She had come to class with a project from home (the best kind of adult literacy work, generated by personal need and totally student driven).
She was asking for my advice, which put me in a very gratifying position: there I was, with someone tacitly acknowledging my expertise, and waiting to be told what to do. She had my ego right where it wanted to be!
“Always better to be polite when you’re asking people to do something…” The words were almost out of my mouth when my imagination was caught by the brevity and wit of “Butt Out.”
Suddenly I was sharing her dilemma–I couldn’t decide either.
It was the dilemma Marie presented, the dilemma of not knowing what advice to give, that led me to reflect on the larger issue of giving advice, and finally, months later, to conclude that it is never a good idea for a teacher to give advice.
Good advice does not equal good learning
My advice, however good or bad it turns out to be, is always based on information I have, my experience with similar situations, and my reflections on that experience.
Good advice, when I have it to give, comes from solid research and information gathering, trying things out, and analyzing what worked and what didn’t work well in the trial. Then more research, more trials and more reflection, until finally I have an automatic response in my bag of tricks: in situation A, with additional factors B, C and D, the best result is usually achieved by doing X, not Y or Z.
There it is, a little gem that I can pass on to any student who wants it, so they don’t have the bother of research, trials, reflection and critical thinking. Hold on!! Isn’t that what they come to school to learn?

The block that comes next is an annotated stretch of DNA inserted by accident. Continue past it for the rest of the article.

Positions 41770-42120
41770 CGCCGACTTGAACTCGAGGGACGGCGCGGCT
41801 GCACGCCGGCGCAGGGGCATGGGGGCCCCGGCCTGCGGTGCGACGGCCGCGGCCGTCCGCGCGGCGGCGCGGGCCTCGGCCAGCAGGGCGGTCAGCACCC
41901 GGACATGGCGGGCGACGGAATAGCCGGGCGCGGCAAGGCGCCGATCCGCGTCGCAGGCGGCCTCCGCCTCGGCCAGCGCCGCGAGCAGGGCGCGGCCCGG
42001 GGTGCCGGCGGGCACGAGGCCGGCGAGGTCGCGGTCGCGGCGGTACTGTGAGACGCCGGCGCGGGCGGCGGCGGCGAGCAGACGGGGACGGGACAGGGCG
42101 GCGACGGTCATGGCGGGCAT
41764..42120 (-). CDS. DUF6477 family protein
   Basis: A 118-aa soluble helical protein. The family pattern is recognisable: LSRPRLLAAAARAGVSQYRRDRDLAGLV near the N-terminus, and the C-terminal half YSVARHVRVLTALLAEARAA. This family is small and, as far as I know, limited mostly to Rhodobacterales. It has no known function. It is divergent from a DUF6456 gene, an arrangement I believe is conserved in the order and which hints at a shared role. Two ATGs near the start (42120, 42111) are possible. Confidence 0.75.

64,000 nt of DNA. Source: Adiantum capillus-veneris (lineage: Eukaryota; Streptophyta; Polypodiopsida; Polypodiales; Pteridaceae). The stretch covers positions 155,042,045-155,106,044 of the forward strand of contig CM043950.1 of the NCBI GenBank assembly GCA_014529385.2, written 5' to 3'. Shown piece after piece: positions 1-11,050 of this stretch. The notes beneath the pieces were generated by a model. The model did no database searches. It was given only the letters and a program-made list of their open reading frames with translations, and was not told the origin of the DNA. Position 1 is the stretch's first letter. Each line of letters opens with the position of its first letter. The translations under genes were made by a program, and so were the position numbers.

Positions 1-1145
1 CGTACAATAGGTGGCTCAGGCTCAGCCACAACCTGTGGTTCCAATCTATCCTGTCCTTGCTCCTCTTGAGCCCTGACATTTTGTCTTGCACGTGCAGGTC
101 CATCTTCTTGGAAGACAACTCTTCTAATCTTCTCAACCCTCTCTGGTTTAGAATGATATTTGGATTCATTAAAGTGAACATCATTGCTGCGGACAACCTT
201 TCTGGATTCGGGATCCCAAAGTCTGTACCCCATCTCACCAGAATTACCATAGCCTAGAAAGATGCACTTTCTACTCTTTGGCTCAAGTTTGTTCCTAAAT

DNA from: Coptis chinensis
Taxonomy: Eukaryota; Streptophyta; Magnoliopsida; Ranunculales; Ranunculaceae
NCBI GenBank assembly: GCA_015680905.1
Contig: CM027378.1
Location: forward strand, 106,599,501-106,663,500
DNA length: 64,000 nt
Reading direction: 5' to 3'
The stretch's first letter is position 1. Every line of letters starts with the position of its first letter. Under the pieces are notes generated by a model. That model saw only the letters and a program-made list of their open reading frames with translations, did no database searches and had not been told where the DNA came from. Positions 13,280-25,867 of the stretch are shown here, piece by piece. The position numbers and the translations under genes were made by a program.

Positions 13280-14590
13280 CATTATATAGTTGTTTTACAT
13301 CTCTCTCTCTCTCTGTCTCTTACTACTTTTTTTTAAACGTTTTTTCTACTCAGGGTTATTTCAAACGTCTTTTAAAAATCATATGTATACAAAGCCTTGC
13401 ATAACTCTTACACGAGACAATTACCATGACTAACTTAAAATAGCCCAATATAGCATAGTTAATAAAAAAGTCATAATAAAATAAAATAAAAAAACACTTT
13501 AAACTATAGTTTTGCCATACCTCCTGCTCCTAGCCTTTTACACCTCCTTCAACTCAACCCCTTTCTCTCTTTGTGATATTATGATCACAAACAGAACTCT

And in the situation Maria brings me, I discover that my desire to give advice is thwarted because I don’t have a crucial piece of information to base my advice on. Only Maria knows who the smoking guests are, and how they are likely to react to politeness or sarcasm. She is the one best qualified to decide which sign is the most likely to be effective. It would be good for her to know that in this case she is “smarter” than me.
How can she lose?
In the end, what does it matter which sign she chooses to make? She can decide to make one version today, and if it doesn’t make people refrain from smoking in her apartment, she can make the other sign next week and try again. More computer work; more searches for graphics; more proofreading; more observation and analysis; more talking about what is happening; maybe even a report for the next class assignment. How can I lose?
The hidden messages that go with advice
On the one hand, I like the positive effects of not giving advice and of supporting students to do the research, trial, and critical thinking for themselves. On the other hand, giving advice has a down side that I like to avoid. No matter how valid, insightful, useful, or important the advice I give may be, it is always accompanied by these unspoken messages:
- I know better than you.
- I have the right to tell you what to do.
- You are too stupid, naive, lazy, etc. to figure out what to do.
- I’ll take care of you so you won’t have to think.
I never want to send those messages to a student. So I choose not to give advice.
Of course, it’s not as simple as all that–there are nuances, and the nuances have nuances. How can we avoid giving advice while at the same time helping students avoid major mistakes? What can we say in the moment when someone asks, “What should I do?” or, worse, “What would you do?” Why do people ask for advice anyway? And why don’t they take it when we give it? It looks like material enough for at least one more post!
In the meantime, there’s more on giving advice on Across Difference, the blog I write with barbara findlay. Choose Not to Give Advice is one of our strategies for working respectfully when in a position of privilege, and in The Flip Side of Giving Advice, barbara writes about giving advice when you are paid to do exactly that.
And here’s a little video of me giving advice about giving advice.